The radio transmission you never want to hear, a cruiser was in a crash responding to the call and EMS was needed on the VFW Parkway and LaGrange Street. This particular intersection is the scene of many crashes weekly with most being property damage only. However, this one was different as the cruiser was traveling at a high rate of speed to assist a brother officer in trouble and the fact that there is little time to react at that intersection told me this could be bad. I grabbed my gear, started to the scene and listened to the radio transmissions from the scene. In my Hubs about working in news photography, I have always stressed the importance of monitoring the scanner en route to an incident and this played an important role on how I approached the scene in time to get good photos and also not have to park in a place that would further the already congested traffic.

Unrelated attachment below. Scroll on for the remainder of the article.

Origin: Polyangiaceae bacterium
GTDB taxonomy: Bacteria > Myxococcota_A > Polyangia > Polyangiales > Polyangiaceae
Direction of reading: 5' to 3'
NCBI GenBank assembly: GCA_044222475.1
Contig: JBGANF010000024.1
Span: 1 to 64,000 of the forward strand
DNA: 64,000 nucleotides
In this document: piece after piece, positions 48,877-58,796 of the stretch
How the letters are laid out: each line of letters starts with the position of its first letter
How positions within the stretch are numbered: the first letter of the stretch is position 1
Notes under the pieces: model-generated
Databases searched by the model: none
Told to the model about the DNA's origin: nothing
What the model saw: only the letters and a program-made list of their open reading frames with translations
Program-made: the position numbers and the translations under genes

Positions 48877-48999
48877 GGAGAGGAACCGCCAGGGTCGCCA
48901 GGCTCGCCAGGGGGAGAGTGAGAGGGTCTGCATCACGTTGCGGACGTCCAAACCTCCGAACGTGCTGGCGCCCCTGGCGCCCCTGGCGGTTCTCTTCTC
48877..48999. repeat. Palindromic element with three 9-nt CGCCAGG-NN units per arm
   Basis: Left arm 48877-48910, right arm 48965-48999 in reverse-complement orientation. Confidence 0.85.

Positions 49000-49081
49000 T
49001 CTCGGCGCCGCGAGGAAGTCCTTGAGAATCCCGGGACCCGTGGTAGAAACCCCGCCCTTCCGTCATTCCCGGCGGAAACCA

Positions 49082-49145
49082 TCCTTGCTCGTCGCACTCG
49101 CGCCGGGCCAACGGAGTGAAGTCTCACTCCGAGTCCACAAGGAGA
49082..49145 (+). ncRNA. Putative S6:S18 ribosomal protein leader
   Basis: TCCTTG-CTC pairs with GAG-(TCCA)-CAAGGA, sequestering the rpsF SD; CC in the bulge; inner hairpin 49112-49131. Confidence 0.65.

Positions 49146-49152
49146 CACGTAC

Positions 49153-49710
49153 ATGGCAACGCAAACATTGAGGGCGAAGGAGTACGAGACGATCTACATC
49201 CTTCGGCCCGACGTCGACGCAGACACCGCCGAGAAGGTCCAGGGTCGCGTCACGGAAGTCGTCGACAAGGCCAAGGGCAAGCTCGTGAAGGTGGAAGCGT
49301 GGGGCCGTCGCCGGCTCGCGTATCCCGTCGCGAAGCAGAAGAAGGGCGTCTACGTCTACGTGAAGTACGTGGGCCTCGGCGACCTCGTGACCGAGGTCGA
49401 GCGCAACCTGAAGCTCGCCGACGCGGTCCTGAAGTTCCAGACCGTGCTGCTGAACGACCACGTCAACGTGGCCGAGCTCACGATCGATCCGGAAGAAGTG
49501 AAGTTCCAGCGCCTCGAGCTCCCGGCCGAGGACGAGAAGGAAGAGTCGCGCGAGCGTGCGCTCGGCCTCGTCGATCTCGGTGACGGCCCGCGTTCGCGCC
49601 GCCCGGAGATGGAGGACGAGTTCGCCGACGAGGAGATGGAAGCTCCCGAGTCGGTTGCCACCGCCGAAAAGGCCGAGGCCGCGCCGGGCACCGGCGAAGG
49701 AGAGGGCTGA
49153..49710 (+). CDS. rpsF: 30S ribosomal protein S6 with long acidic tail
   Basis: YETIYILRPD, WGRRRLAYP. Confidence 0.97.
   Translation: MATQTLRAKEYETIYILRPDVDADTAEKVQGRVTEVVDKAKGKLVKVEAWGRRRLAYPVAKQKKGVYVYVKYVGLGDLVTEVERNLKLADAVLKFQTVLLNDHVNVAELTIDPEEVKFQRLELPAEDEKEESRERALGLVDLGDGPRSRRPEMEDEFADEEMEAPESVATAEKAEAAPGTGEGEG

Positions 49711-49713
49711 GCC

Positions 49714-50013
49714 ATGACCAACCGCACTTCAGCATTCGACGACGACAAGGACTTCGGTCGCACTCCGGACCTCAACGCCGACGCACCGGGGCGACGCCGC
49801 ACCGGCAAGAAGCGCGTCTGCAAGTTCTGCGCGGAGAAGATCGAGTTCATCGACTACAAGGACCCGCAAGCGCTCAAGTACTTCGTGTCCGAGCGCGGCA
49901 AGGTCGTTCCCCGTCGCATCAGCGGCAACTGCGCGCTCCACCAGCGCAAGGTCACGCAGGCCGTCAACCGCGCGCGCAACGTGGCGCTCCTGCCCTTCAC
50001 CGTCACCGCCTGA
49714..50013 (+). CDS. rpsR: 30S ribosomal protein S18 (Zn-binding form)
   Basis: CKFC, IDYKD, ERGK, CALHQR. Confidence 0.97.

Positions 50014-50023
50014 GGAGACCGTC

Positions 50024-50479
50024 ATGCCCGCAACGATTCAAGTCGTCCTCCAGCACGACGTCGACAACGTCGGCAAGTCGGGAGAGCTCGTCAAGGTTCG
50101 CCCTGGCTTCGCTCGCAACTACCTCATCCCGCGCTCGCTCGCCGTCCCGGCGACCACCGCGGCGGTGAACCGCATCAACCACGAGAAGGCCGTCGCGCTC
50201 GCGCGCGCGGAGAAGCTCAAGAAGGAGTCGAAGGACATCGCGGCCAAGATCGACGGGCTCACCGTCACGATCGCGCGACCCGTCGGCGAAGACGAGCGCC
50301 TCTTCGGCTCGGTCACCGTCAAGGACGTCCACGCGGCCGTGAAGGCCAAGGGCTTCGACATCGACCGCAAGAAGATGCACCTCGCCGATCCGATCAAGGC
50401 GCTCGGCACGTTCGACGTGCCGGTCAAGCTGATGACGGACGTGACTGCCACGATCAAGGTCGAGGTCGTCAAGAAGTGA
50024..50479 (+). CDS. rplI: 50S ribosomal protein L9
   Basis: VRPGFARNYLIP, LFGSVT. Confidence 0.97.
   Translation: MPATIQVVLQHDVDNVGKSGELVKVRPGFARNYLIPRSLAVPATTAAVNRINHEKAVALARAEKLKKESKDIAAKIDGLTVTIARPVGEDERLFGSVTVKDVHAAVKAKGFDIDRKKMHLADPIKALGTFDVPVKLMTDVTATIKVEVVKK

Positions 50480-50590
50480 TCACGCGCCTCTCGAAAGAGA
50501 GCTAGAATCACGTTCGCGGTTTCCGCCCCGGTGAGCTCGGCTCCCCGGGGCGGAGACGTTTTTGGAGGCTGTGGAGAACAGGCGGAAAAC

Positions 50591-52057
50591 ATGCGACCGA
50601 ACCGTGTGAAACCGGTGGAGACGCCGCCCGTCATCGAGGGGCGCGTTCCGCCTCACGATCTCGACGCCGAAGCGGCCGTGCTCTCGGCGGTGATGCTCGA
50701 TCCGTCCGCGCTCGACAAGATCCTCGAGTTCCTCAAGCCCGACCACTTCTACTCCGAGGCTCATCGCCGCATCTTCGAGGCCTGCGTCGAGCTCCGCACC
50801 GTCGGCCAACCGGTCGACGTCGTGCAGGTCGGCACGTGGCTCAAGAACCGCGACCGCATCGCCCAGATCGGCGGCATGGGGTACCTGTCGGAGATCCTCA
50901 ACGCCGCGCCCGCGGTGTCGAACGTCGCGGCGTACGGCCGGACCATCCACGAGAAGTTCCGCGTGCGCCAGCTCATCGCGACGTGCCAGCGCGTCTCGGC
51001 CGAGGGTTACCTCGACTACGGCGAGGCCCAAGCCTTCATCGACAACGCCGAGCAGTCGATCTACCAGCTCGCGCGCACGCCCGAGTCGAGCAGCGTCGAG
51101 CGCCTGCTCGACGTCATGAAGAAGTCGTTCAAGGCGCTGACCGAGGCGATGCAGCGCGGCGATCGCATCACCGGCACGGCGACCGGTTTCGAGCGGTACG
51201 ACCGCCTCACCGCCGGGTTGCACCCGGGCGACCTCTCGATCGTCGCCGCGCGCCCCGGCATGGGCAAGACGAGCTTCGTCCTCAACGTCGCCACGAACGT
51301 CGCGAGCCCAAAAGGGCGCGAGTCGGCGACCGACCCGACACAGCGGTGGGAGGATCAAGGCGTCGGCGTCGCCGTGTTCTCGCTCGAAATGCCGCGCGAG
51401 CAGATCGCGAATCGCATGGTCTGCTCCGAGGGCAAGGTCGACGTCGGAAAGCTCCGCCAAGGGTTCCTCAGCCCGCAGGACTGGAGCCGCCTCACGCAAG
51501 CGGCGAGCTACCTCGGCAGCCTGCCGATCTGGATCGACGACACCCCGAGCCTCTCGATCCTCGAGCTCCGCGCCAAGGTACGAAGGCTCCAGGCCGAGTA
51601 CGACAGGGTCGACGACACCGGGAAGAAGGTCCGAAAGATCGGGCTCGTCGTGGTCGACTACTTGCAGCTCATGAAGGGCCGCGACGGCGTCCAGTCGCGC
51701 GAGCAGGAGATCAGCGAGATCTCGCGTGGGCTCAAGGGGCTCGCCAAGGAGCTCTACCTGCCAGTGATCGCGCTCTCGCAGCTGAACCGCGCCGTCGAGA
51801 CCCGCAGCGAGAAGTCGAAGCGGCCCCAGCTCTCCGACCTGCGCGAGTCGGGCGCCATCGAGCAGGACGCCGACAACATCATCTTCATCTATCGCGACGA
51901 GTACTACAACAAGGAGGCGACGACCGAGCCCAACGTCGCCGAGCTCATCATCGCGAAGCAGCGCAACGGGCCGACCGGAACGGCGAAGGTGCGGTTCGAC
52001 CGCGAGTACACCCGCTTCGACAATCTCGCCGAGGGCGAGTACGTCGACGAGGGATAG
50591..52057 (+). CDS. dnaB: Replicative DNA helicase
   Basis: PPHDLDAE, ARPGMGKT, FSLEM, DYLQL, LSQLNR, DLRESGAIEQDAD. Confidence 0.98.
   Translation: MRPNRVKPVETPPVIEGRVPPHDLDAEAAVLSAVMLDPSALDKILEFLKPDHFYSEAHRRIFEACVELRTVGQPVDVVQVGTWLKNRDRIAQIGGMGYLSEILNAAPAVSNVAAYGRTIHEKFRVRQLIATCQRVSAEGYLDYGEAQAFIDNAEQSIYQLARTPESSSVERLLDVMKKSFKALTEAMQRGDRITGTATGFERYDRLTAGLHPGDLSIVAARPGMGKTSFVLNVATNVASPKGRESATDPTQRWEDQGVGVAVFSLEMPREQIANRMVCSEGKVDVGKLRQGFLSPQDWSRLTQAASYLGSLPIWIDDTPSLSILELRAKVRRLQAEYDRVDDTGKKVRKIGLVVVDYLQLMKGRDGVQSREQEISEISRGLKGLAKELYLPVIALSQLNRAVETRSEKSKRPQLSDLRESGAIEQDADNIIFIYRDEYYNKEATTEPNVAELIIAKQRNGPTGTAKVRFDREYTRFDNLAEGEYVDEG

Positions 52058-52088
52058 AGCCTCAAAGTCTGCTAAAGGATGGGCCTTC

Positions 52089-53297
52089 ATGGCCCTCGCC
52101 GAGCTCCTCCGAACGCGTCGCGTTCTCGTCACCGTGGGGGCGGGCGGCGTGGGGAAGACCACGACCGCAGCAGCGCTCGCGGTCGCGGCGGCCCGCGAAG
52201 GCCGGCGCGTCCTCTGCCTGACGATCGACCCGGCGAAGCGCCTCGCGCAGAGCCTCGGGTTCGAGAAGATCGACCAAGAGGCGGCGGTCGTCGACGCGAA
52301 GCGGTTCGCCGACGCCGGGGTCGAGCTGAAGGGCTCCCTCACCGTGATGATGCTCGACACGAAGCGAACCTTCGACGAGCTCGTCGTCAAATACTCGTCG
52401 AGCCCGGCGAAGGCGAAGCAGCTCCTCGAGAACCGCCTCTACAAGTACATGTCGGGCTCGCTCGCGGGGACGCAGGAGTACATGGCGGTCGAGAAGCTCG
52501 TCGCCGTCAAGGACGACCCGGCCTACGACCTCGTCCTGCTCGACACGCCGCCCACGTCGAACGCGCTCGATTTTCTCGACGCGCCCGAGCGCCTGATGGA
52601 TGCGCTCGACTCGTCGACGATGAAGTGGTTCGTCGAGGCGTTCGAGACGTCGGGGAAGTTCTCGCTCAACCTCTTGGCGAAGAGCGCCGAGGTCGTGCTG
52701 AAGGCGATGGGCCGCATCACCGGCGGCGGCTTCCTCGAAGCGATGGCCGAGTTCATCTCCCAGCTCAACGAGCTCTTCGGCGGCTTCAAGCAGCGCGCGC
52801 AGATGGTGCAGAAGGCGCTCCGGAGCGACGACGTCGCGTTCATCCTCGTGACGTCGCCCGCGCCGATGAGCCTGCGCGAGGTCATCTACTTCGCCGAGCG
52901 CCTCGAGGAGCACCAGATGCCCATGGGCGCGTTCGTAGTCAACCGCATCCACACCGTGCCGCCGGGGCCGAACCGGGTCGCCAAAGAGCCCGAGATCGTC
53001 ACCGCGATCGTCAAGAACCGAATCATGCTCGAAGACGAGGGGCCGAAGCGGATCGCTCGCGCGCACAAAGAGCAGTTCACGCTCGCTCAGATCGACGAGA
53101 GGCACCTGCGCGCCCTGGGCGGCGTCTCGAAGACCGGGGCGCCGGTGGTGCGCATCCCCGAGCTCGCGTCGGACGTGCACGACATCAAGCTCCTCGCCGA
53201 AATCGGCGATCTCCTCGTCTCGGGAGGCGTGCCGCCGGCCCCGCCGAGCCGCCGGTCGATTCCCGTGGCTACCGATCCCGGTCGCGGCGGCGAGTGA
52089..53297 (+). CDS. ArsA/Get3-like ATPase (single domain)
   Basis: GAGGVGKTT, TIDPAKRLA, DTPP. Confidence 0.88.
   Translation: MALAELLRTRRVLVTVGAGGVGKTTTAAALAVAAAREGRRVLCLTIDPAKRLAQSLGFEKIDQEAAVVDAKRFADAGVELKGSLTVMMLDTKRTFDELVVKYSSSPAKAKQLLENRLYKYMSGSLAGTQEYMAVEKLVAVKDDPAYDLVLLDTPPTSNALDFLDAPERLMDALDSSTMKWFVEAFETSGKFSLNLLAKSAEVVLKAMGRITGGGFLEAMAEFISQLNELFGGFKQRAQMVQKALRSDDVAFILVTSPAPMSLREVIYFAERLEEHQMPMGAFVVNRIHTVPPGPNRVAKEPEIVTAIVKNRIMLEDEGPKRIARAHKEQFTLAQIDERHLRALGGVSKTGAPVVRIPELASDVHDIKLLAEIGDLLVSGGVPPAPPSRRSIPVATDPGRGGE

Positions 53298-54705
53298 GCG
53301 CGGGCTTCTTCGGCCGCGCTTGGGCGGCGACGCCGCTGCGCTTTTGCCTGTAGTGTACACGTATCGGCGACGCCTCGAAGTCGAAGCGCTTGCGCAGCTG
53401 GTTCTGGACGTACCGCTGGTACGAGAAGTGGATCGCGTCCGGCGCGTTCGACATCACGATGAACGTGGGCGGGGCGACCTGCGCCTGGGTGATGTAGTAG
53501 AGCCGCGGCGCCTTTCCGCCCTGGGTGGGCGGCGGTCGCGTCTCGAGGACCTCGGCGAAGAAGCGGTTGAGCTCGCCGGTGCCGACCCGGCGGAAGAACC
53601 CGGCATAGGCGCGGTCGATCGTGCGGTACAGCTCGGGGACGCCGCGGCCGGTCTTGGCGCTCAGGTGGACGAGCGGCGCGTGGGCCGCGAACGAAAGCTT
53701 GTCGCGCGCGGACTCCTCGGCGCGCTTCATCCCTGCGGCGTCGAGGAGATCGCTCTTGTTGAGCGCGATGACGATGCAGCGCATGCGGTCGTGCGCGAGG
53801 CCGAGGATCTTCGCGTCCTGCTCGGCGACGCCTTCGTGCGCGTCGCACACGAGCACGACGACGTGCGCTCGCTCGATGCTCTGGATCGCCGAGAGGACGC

With that done and my car on a side street out of the way, I walked to the scene which was quite active as you can imagine. The first thing I noticed was the other vehicle involved which was a Volvo crossover SUV. There was substantial front end damage and I grabbed a few photos of that. It took a few seconds to take in the entire scene and locate the cruiser that was involved as it was up on the sidewalk about 30-35 feet away from the other car that was in the intersection. Noticing the firefighters, paramedics and police officers working on removing the injured officer, I walked onto the median strip to take photos from a distance of about 30 feet. All the while there were several Boston officers and Troopers on scene that acknowledged me with a nod as we have been at many crash and fire scenes together over the years. Rarely does a photographer get to learn all the names of the responders they come in contact with on a regular basis but more importantly, we get to recognize each other by face and demeanor. Over the many years, the Troopers and Officers have become familiar with not only my face but also my work. In fact I have been engaged in many conversations with these officers about cameras, what to buy, what brands are reputable and so for and so on. I often will hand then a business card and tell them if I can be of help to let me know. The most often response I get is an email asking if I took a photo of them at the scene and can they buy a copy. If I have one, I just email it with a thank you for allowing me such close access to the incident to take photos. It took a long time to build this relationship with many officers but it has been 100% worth it not only for scene access but some of the men and women I have met have become friends and are some of the most interesting people in my life (for many reasons).